As students head back to the classroom, state and local law enforcement agencies are reminding motorists to stop for school buses or face the consequences. Over the next couple of weeks, officers will be increasing patrols to prevent stop-arm violations, speeding and other forms of reckless driving around school buses and in school zones.
More than 200 agencies are participating in the back-to-school Stop Arm Violation Enforcement campaign – better known as SAVE. The overtime patrols are funded by the National Highway Traffic Safety Administration through grants administered by the Indiana Criminal Justice Institute (ICJI).
Despite thousands of motorists being cited under the SAVE program, unsafe driving around school buses continues to be a concern, according to state officials.
In April, thousands of bus drivers who participated in a one-day observational survey counted 2,091 stop-arm violations in Indiana. That one-day total, when multiplied by the number of school days, adds up to a potential 376,380 violations throughout the school year.
“It is disheartening that we still have people who are willing to put the lives of students and bus drivers at risk,” said Devon McDonald, ICJI Executive Director. “Law enforcement cannot be everywhere, so it is up to drivers to do the right thing and exercise caution around school buses. Students’ lives depend on it.”
The data comes from the National School Bus Illegal Passing Driver Survey, which is managed by the Indiana Department of Education in the state. This year, data collection took place on April 25, with 6,665 bus drivers participating from 195 school districts.
To prevent unsafe driving, officers will use a range of enforcement strategies from high-visibility patrols to police spotters on buses. For each jurisdiction, officers will coordinate with local bus drivers and school transportation officials, with efforts concentrating in the morning and afternoon hours. Agencies will also be working to raise awareness about the importance of school bus safety and following the law.
Drivers should slow down and prepare to stop when the overhead lights on a school bus are flashing yellow. Once the lights turn red and the stop arm extends, drivers are required to stop on all roads with one exception. On highways divided by a physical barrier, such as a concrete wall or grassy median, only vehicles traveling in the same direction as the school bus are required to stop.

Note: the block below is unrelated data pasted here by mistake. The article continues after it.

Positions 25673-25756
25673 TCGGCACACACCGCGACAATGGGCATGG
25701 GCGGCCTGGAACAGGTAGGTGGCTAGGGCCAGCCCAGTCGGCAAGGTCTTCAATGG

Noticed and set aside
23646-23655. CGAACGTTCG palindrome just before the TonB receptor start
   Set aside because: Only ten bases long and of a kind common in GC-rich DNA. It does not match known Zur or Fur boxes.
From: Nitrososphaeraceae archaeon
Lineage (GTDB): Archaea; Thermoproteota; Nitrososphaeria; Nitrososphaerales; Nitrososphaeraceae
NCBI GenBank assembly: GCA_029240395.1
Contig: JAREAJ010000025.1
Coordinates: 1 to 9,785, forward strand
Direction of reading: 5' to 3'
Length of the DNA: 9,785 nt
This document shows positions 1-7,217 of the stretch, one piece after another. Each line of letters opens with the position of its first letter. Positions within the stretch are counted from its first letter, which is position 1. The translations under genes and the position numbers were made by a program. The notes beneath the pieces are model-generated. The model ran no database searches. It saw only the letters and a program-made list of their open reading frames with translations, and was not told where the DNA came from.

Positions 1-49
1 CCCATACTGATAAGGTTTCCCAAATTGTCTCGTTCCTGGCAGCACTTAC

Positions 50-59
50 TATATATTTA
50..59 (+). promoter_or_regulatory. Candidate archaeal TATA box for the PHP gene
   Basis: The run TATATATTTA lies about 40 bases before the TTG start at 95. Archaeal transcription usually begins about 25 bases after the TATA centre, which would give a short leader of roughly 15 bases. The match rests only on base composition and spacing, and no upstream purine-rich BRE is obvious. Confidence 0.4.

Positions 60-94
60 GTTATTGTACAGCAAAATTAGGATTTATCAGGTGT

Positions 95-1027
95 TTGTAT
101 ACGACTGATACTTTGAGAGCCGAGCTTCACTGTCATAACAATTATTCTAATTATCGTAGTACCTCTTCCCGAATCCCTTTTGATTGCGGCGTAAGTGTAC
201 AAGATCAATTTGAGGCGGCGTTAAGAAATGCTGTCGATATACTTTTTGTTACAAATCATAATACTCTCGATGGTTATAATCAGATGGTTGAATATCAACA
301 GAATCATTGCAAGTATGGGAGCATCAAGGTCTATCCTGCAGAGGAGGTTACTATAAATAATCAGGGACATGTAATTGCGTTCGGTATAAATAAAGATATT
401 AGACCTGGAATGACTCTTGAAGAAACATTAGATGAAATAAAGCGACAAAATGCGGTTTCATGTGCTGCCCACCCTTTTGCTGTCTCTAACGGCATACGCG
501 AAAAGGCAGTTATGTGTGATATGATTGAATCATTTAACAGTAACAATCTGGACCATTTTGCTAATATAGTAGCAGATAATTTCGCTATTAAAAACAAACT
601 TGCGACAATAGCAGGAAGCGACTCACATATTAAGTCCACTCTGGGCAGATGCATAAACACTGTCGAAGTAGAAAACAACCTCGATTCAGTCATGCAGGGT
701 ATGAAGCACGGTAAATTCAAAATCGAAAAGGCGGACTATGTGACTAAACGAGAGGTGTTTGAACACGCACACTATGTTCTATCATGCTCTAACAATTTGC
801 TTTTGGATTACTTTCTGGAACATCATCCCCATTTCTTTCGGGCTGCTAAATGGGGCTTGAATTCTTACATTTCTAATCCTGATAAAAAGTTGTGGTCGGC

Motorists should also be mindful of posted speed limits, avoid distractions and watch for children in or near school and residential areas. Planning ahead and allowing for extra time during each commute will help keep all road users safe.
Disregarding a school bus stop arm is a Class A Infraction. Violators could pay a fine of up to $10,000, have their license suspended for up to 90 days for the first offense or up to 1 year for the second.
If the person disregarding a school bus stop arm causes bodily injury to a person, the offense becomes a Class 6 felony. Violators face anywhere from six months to two and a half years in jail. If someone is killed, the offense becomes a Class 5 felony, carrying a sentence between one year and six years.
About the Indiana Criminal Justice Institute The Indiana Criminal Justice Institute (ICJI) is the state planning agency for criminal justice, juvenile justice, traffic safety and victim services. ICJI is designated as the state administering agency for distribution of federal funds and as the state Statistical Analysis Center for research. ICJI is responsible for coordinating and collaborating with local, state and federal entities to identify, assess, plan, resource and evaluate new and emerging issues facing the criminal justice and public safety spectrum. Visit www.cji.in.gov to learn more about the agency.